Santa found the house again this year, despite the cutbacks on the Christmas tree. Because of the new dog, (Kaylee the Devourer of Worlds) we decided that the full-sized tree might be a bad idea. The dog has slowly been cleaning up the back yard by grabbing sticks, branches, vines, and whatever bits of the house she can pry off and bringing them inside, where we take them from her and “store” them in the “yard-cookie container,” otherwise known as the kitchen trash can. (But don’t tell her!) I can only imagine what she would do to an artificial tree with fake snow, miniature pine cones, glass ornaments, and covered in Christmas lights. The yard-cookie container isn’t that big.
So this year we went with a four-foot pre-lit we picked up at Lowes, and put it on top of the built-in book shelf in the living room — behind the dog crate and away from inquisitive little puppy faces. This gave Santa the perfect spot to deposit gifts, as the tree only took up about a quarter of the space up there.
Now Santa and I gave this little game we play with each other every year around Christmas time. Starting November first, neither of us is allowed to purchase anything else for ourselves. If you want a new toy, you have to wait until Christmas. But… you are not allowed to ask for it! (These aren’t my rules, they came with Santa when we got married.) You may hint at something that you want, but if you hint too strongly and it looks like you are actually asking for it; you can just forget about it. Those two months then become a sort of sinister dance of hint and counterhint, with everyone trying hard not to mention anything in an offhand sort of way that they don’t actually want, while at the same time trying to tease meanings out of everything the other person says. It can be nerve wracking if you let it, but I simply save receipts.
So there was really only one thing I wanted this year, and fortunately I apparently managed not to talk about it so much that I got blackballed. I got some other stuff to that was really great, (especially the Sunnydale High and Blue Sun t-shirts) but those were just gravy. Mostly, I got Skyrim.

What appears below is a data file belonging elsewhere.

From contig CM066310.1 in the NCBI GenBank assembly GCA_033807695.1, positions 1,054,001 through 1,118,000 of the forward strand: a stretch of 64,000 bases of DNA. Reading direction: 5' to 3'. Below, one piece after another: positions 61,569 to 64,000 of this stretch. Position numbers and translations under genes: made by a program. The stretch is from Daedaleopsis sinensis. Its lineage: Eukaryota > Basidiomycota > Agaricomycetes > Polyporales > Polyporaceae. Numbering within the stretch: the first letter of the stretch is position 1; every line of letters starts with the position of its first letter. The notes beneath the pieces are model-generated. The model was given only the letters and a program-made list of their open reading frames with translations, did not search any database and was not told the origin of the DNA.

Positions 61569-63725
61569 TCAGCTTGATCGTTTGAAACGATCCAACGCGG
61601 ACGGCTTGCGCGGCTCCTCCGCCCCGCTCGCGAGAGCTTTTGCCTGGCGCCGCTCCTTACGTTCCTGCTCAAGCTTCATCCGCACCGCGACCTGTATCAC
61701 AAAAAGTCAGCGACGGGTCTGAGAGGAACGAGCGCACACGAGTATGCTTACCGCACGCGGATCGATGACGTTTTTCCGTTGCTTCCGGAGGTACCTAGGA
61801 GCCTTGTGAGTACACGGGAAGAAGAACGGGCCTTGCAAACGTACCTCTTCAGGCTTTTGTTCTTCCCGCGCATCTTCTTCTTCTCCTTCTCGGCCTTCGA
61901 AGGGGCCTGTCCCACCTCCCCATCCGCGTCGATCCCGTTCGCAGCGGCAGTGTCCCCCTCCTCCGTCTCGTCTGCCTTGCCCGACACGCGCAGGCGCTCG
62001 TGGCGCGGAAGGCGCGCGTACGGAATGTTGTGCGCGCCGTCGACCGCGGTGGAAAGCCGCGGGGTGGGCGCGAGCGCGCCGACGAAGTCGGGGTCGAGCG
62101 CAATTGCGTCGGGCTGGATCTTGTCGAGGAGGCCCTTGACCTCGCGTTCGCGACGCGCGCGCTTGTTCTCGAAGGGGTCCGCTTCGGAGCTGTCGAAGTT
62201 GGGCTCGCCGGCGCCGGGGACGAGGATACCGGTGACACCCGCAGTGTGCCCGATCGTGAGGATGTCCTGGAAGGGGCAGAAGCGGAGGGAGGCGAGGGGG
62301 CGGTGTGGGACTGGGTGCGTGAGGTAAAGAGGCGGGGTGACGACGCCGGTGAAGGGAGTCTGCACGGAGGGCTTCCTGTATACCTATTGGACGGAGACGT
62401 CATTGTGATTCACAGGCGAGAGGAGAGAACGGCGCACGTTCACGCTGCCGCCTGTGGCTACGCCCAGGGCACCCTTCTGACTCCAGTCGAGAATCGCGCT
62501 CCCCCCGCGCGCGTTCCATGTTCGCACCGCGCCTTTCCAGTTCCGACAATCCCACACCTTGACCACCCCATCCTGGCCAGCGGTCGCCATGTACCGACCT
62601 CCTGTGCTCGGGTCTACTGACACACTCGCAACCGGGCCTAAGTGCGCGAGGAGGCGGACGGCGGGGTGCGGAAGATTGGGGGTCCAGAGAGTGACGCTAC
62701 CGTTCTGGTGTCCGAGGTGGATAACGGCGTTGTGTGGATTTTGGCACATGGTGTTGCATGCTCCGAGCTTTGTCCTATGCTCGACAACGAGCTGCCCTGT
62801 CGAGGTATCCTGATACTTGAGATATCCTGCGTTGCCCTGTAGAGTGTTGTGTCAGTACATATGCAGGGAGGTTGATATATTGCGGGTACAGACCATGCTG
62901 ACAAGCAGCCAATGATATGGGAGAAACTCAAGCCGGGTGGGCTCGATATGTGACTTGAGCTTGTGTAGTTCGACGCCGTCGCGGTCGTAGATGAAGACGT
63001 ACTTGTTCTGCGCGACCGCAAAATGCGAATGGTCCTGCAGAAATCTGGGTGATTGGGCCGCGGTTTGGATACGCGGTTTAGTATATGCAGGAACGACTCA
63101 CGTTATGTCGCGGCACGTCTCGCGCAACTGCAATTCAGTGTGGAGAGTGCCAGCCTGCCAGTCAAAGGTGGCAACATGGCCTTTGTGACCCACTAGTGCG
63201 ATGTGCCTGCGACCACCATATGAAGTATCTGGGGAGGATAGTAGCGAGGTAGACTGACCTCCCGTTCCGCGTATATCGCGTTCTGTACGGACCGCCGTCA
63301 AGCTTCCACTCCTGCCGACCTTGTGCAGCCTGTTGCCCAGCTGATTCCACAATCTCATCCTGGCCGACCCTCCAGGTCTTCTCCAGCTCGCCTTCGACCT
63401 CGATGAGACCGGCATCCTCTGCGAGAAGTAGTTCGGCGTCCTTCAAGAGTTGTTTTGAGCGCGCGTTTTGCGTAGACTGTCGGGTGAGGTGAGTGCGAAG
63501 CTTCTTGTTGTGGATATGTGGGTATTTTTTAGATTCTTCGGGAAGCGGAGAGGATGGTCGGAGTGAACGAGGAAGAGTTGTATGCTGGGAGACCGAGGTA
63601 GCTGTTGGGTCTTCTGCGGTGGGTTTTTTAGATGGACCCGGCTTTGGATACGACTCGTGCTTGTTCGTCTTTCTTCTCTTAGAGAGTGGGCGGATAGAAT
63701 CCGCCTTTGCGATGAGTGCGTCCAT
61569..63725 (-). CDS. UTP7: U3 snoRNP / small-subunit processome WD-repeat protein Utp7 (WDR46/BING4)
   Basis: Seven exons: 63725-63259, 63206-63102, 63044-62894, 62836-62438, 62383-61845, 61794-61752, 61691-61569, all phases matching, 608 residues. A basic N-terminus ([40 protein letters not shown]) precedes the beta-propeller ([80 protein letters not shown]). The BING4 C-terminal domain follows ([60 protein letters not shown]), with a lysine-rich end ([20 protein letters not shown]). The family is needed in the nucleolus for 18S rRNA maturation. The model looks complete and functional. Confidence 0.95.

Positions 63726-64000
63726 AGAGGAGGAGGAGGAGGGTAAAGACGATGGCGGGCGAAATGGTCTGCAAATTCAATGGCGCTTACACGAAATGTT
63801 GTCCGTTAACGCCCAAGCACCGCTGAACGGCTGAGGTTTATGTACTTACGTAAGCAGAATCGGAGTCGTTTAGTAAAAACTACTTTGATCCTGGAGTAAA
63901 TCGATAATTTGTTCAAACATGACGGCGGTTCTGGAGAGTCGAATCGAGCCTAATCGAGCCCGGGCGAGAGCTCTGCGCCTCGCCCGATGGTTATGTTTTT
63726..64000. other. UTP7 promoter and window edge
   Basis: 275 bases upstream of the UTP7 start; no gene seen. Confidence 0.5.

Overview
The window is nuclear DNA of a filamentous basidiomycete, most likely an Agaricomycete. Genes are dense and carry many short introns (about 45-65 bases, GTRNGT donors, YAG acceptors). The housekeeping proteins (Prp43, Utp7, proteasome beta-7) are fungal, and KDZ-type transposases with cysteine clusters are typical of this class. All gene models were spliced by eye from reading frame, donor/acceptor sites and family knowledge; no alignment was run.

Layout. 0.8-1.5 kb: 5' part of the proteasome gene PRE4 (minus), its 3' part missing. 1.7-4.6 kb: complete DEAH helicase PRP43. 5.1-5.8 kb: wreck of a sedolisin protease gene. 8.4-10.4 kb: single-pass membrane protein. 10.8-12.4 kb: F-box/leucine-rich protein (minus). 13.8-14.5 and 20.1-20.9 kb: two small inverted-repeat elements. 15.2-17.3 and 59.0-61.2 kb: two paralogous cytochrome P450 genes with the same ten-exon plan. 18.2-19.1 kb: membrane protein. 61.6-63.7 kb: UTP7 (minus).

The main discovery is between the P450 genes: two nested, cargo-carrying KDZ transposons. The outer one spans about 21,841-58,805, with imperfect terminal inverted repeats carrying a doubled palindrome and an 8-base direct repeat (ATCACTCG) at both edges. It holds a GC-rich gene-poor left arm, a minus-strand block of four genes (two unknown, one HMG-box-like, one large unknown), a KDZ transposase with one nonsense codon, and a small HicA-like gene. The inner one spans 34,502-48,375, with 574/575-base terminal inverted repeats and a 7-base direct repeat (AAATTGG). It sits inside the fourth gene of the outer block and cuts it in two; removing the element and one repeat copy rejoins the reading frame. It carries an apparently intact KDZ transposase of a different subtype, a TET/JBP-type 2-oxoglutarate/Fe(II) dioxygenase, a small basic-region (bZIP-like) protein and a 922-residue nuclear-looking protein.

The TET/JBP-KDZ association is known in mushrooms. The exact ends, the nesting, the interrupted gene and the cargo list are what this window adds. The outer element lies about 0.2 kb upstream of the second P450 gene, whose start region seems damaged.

Now if you’ve never played one of Bethesda’s Morrowind Scrolls titles, they are basically giant, open sandbox-style fantasy RPGs. While greatly refined, this one is not all that different from their previous offerings, which is just fine with me. The main idea in Skyrim is to deal with the dragons that are popping up all over the place. Dragons have been extinct for a great long while, but somehow one of them has managed to come back, and he’s flying about resurrecting all the others. At least that’s what I hear, anyway. I don’t actually know. I have yet to begin the main quest line in the game, (the one that “turns on” the dragons) and have instead been playing with the crafting system.
As in other games of the genre, crafting can play an important part if you want it to. You can be a blacksmith, alchemist, enchanter, cook; you can mine, skin hides, run around the countryside picking flowers, tons of stuff to keep you happily occupied instead of killing dragons. In fact, I decided early on that the dragon killing might prove to be a distraction to me from crafting and selling enchanted iron daggers. Thus far I’ve been very happy with my decision.
Eventually I do plan on getting around to the actual game part of the game. I’m a werewolf now and that’s supposed to be helpful for killing dragons… or at least running away from them. I just don’t want to feel rushed, and there is little that is more hurrying than being attacked by a fifty-foot long fire breathing lizard while you’re knitting tea cozies.
Oh wait… what can I make out of dragons?